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Management of the Blue and John Crow Mountains National Park by JCDT/Green Jamaica.

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Presentation on theme: "Management of the Blue and John Crow Mountains National Park by JCDT/Green Jamaica."— Presentation transcript:

1 Management of the Blue and John Crow Mountains National Park by JCDT/Green Jamaica

2 The Blue & John Crow Mountains National Park (BJCMNP) Established February, 1993 (under NRCA Act) Forest Reserve (1940s) boundary Planimetric Area: km 2 (about 46,000 ha) – 4.5% islands surface area Topographic Area: about 78,000 ha (193,000 acres) – 9% islands surface area Largest contiguous area of closed broadleaf forest in Jamaica - about 1/3 of all the closed broadleaf forest left on the island Has limestone & igneous/metamorphic rocks

3 Blue & John Crow Mountains National Park – Highly Significant For: Watershed Management - protecting 10 upper watershed management units water supply soil conservation -providing drinking water for over 40% of the population of Jamaica

4 Blue & John Crow Mountains National Park – Highly Significant For: Carbon Sequestration Forests sequester or store carbon dioxide, helping mitigate against global warming

5 Blue & John Crow Mountains National Park – Highly Significant For: Biodiversity Wide variety of unique forest types due to high elevation & volcanic rocks Habitat for endemic, threatened & native species Internationally recognised

6 Blue & John Crow Mountains National Park – Highly Significant For: Cultural Heritage Maroon communities & culture - Moore Town, Charles Town Traditional Jamaican villages language, music, dance etc. Military History e.g. Newcastle Blue Mountain Coffee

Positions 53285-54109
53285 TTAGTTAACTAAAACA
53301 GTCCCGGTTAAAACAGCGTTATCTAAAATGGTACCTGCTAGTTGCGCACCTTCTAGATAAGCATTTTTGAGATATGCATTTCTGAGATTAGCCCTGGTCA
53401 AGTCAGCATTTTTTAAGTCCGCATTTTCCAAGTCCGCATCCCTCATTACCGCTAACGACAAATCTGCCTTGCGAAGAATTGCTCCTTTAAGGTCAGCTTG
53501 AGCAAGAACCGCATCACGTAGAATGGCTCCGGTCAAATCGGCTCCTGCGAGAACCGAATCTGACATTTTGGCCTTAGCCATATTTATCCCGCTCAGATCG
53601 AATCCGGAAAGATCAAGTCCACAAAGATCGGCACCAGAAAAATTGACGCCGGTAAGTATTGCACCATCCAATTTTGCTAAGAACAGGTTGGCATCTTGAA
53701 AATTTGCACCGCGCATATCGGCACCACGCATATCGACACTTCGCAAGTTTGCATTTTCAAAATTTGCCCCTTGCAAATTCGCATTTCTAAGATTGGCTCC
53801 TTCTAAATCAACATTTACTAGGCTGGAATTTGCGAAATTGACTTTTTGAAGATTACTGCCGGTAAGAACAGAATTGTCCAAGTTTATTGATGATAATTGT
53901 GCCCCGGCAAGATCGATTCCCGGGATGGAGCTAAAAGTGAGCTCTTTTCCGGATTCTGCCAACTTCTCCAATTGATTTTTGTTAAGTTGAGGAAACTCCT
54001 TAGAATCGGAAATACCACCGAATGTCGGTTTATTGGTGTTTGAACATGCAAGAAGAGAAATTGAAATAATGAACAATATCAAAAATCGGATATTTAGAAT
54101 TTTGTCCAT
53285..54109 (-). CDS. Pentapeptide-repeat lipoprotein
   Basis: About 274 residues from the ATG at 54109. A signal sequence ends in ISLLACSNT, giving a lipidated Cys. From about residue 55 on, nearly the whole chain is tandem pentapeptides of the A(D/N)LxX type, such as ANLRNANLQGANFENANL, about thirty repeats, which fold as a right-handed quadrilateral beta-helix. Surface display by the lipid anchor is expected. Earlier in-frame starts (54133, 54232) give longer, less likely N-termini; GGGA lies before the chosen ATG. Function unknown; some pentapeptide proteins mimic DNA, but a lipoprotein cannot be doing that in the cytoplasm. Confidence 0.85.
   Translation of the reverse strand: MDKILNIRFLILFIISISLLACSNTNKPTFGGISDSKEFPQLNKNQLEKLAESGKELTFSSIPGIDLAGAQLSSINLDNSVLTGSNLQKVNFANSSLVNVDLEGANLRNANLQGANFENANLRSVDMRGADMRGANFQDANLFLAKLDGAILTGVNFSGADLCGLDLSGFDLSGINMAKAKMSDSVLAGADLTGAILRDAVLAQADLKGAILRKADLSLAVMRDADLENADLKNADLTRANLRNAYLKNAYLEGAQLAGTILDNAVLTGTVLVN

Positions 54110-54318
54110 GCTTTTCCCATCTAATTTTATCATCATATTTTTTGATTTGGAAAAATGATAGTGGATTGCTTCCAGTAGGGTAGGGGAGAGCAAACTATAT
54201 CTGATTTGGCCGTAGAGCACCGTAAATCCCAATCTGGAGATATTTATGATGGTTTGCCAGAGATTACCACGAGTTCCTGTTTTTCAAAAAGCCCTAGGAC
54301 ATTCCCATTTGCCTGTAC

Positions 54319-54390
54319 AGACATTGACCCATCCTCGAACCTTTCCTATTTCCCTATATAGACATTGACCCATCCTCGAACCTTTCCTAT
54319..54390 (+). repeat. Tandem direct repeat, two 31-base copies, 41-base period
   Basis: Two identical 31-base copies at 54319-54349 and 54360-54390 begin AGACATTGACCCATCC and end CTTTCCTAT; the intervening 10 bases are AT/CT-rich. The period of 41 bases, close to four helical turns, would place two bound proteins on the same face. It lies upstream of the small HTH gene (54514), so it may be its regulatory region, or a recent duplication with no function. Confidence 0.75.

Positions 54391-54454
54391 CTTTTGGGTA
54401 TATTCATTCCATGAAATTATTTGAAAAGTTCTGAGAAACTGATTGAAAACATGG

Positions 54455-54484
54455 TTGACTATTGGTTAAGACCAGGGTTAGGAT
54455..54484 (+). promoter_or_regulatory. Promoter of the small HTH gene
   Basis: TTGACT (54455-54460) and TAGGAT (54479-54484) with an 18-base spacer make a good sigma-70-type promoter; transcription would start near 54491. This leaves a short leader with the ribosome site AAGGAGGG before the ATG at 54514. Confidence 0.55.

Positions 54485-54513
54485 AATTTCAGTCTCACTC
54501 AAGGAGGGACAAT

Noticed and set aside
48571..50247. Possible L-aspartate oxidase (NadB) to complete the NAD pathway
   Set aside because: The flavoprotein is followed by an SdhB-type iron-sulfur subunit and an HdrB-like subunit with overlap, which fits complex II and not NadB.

7 Blue & John Crow Mountains National Park – Highly Significant For: Economic potential Recreational and tourism opportunities Pharmaceuticals Non-traditional agricultural & horticultural produce & added value products

8 Blue & John Crow Mountains National Park – A Potential UNESCO World Heritage Site ? World Heritage Sites Are very special Receive international recognition Jamaica has none yet Caribbean has few Jamaica has nominated the BJCMNP as a UNESCO WHS JCDT was responsible for the research/documentation

9 Background to the BJCMNP Management Plan Management Plan for the BJCMNP is supposed to be prepared every 5 years. Last Management Plan was prepared in 2004/5 with funding from EFJ = BJCMNP Management Plan Plan was developed using: best conservation science knowledge (building on Site Conservation Plan) experience (incl. review of 1992 and other Plans) a participatory process involving about 200 stakeholders: Steering Committee, community meetings, thematic workshops, experts workshops Currently, the implementation of this Plan is being evaluated and consultations starting for New Plan

10 Blue and John Crow Mountains National Park Management Plan Threats to the BJCMNP and their Sources Threats:- – Deforestation, Forest Degradation and Wildlife Destruction Sources:- Conversion of forest to agriculture Alien invasive species Logging Non-timber products harvesting Hunting Informal settlements Water-course modification From Site Conservation Planning 2000, 2001, 2004